A "serious medical need" is one "that has been diagnosed by a physician as requiring treatment or one that is so obvious that even a lay person would easily recognize the necessity for a doctor's attention." Coleman, at 784 quoting Camberos v. Branstad, 73 F.3d. 174, 176 (8th Cir. 1995). When an inmate alleges that a delay in medical treatment constituted a constitutional deprivation, "the objective seriousness of the deprivation should also be measured by reference to the effect of delay in treatment." Keeper v. King, at 1314-15; Coleman, at 784; Crowley v. Hedgepeth, 109 F.3d. 500, 502 (8th Cir. 1997). Furthermore, to impose liability, the inmate must demonstrate that the delay was prompted by "obduracy and wantonness, not inadvertence or error in good faith." Ruark v. Drury, 21 F.3d. 213, 216 (8th Cir. 1994) quoting Whitley v. Albers, 475 U.S. 312, 319 (1986). "An inmate who complains that delay in medical treatment rose to a constitutional violation must place verifying medical evidence in the record to establish the detrimental effect of delay in medical treatment to succeed." Beyerbach v. Sears, 49 F.3d. 1324, 1326 (8th Cir. 1995). A failure by an inmate to place such supporting medical evidence in the record to establish the detrimental effect of the alleged delay in medical treatment "precludes a claim of deliberate indifference to medical needs." Coleman, at 784 citing Crowley, at 502.

Plaintiff therefore must establish that he suffered from an objectively serious medical need. A medical need is "serious" if it has been diagnosed by a physician as mandating treatment or if it is so obvious that even a lay person would recognize the necessity for a physician's treatment. Coleman v. Rahija, 114 F.3d 778, 784 (8th Cir. 1997); see also Roberson v. Bradshaw, 198 F.3d 645, 648 (8th Cir. 1999). Although Defendants argue that Plaintiff has failed to establish that he suffered from a "serious medical condition" the record establishes that Dr. Critchlow indeed prescribed medication for Plaintiff's stomach condition and ordered specific over the counter medications to be administered to Plaintiff for his pain and sinus conditions. Dr. Critchlow's assessment of Plaintiff's problems would indicate that, for the Court's summary judgment analysis, Plaintiff can satisfy the objective prong of the applicable standard.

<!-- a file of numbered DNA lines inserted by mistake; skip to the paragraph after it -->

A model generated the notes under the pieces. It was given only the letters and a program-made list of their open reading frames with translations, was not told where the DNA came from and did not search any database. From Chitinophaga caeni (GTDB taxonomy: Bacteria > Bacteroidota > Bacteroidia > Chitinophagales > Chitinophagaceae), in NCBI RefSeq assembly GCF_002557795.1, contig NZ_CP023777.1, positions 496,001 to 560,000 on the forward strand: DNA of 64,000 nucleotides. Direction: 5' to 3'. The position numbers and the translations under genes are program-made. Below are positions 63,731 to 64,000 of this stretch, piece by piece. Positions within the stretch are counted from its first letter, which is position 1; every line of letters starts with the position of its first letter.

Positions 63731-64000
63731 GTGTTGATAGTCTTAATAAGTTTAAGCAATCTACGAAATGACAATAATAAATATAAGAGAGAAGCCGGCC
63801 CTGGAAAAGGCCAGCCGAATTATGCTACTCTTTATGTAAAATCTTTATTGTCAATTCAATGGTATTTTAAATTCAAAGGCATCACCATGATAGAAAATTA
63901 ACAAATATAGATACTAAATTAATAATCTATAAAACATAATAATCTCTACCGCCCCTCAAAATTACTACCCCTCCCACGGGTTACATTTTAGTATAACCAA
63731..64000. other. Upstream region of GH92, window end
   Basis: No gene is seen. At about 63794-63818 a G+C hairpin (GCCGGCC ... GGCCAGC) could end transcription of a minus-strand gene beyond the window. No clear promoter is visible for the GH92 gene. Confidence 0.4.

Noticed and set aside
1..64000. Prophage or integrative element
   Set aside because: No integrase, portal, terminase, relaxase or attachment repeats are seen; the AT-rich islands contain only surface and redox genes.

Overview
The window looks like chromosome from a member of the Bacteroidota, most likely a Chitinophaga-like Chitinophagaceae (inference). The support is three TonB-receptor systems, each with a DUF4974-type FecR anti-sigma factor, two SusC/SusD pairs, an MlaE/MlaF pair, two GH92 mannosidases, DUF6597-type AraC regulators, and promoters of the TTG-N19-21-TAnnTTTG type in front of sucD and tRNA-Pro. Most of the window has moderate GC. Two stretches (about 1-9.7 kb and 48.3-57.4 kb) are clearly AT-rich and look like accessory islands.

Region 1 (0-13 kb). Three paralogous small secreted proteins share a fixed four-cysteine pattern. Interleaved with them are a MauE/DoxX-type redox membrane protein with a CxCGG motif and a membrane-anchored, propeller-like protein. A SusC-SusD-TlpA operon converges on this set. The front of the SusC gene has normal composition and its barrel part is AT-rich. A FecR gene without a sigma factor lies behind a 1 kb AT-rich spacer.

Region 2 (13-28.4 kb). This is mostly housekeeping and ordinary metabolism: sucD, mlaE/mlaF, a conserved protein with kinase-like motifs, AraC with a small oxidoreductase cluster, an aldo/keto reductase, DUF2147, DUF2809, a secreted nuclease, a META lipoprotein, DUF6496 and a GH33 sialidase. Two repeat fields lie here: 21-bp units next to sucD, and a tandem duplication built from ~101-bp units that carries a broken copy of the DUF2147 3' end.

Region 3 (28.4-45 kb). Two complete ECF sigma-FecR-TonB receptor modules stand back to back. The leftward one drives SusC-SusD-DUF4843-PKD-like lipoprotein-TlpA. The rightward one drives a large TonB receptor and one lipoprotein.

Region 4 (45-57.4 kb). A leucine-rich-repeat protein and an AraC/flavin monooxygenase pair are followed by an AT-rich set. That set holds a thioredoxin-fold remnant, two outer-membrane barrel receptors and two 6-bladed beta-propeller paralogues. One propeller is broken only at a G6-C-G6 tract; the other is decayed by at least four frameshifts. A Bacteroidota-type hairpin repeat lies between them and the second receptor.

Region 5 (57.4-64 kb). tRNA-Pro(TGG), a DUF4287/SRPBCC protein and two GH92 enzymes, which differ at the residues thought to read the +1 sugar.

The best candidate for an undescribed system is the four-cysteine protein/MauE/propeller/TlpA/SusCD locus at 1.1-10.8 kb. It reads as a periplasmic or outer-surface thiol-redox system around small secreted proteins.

Plaintiff must further establish, however, that Defendants' actions were deliberately indifferent to his serious conditions. Coleman, 114 F.3d at 785-86. When an inmate complains about a delay in treatment, as Plaintiff herein is, the objective "seriousness" of the deprivation must be measured by reference to the effect of any delay. Coleman, 114 F.3d at 784 (citing Crowley v. Hedgepeth, 109 F.3d 500, 502 (8th Cir. 1997)). To succeed on his claim, Plaintiff must place verifying medical evidence in the record to establish the detrimental effect of delay in medical treatment, i.e., that Defendants ignored a critical or escalating situation, or that the delay adversely affected his prognosis. Id.; Beyerbach v. Sears, 49 F.3d 1324, 1326-27 (8th Cir. 1995). See also Senty-Haugen v. Goodno, 462 F.3d 876, (8th Cir. 2006) (affirming summary judgment against prisoner who alleged that prison officials delayed treatment of his heart condition, broken leg, and inflamed cyst, where prisoner failed to present evidence that alleged delays in treatment worsened his condition, or expert evidence that the treatment he received was inadequate).

In response to Defendants' motion for summary judgment, Plaintiff has not submitted any medical evidence in support of his claims. Although Plaintiff speculates that Defendants actions, vis a vis the administration of medications and the failure to allow him to see a dentist, escalated his problems, there is absolutely no verifiable medical evidence in the record to establish same. Based on the record before the Court, Plaintiff has failed to establish that the actions and/or inactions of Defendants caused a detrimental effect on his conditions. Plaintiff's reliance on Phillips v. Jasper Co. Jail, 437 F.3d 791 (8th Cir. 2006) is unavailing. While recognizing that the failure to provide prescriptions could rise to the level of deliberate indifference, the Phillips Court recognized that an issue of fact existed as to whether this failure had an adverse effect on Plaintiff, based on verifiable medical evidence in the record. In this case, the record is completely devoid of any medical evidence which would tend to establish that any actions or inactions taken by Defendants had any detrimental effect on Plaintiff's medical conditions.


Based upon the foregoing, plaintiff has failed to present any genuine issues as to any material fact to establish that Defendants violated his constitutional rights. They are, therefore, are entitled to judgement as a matter of law.


IT IS HEREBY ORDERED that Defendants' Motion for Summary Judgment, [Doc. No. 50] is granted.

A separate judgment in accordance herewith is entered this same date.